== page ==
A Thomasnet industrial buying habits survey found that 73% of buyers “pa[id] attention to manufacturing websites” and one participant even made the point of telling researchers “If I struggle to navigate a website you have about 30 seconds of my time and then I am gone.”
The bottom line here is that while not every manufacturer is investing in (and benefiting from) website investments, many are.
So how many opportunities are you losing because your website isn’t what customers and prospective owners want (and increasingly expect) it to be?
The basic ingredients of a great manufacturing website
Putting together a quality website combines a lot of specialized skills like copywriting, web design, and web development.
Here, I’ve tried to cut out some of the jargon and focus on the high-level takeaways. In a nutshell, here’s what your site needs to attract and serve customers and prospects.
The right stuff under the hood
Hiring an experienced developer with a good track record may cost more up front, but it's less risky. Cheaper developers cut corners, resulting in a site with functional and performance limitations that frustrate you and bugs that frustrate visitors—working against lead generation goals.
Here’s what you can expect from a competent site developer:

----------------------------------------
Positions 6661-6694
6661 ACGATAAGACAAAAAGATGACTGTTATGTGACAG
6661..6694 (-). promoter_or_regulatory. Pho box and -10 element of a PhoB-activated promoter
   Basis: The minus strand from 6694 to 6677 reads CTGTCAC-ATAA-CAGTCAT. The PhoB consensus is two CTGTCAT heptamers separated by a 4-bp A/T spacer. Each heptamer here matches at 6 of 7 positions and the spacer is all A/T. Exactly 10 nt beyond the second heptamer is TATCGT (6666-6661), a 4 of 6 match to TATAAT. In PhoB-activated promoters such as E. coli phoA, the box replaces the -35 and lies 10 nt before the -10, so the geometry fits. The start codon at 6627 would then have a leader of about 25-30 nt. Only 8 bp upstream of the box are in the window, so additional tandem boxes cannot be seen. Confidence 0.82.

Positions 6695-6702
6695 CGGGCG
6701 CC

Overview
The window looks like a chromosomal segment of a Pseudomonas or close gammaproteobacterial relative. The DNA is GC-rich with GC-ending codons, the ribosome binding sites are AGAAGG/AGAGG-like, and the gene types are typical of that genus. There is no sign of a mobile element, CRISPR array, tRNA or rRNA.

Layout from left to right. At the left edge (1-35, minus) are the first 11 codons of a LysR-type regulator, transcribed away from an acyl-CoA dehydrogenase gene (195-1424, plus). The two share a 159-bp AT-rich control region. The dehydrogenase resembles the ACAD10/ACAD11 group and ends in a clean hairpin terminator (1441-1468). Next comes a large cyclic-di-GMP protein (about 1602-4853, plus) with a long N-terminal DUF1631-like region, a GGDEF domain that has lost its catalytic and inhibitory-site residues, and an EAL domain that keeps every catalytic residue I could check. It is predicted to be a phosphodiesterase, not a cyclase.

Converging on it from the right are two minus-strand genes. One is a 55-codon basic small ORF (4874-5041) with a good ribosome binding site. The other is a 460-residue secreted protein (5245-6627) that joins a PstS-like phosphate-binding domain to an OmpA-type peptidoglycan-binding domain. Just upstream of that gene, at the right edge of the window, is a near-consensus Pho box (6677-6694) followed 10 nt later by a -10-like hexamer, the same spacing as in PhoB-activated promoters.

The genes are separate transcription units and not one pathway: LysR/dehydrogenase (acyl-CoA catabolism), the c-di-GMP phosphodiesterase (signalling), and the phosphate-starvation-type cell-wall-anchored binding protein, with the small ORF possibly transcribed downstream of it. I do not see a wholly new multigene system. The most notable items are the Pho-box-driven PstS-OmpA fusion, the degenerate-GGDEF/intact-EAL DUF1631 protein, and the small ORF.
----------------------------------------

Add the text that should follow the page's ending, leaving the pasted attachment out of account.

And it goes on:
- A site built to the design specifications provided by your web designer
- Pages that respond elegantly to fit all screen widths and devices
- A site built with pages and modules that are easy to edit, even for non-coders
- Pages that load quickly without excessively large media and script loads
- A comprehensive QA process that eliminates functionality bugs and broken links
Healthy sites add, edit, and remove pages all the time, so investing in a CMS you can work with yourself rather than calling your developer every time you notice a typo can save you a world of grief.
Choosing a good web host (the company that stores your website) is also critical if you want to generate leads on your site, because:
- A poor host may not offer the security features of a better host. Poor site security can scare away potential customers afraid of having their data stolen.
- Your site may load more slowly. If a page takes longer than three seconds to load, many visitors will leave.
- Your site may go down more often than you’d like, leaving you periodically dead in the water. This can result in lost opportunities.
- A poor host will not offer the same level of customer support when you need it. When your site does go down, you want to minimize its downtime. Better support helps you do that.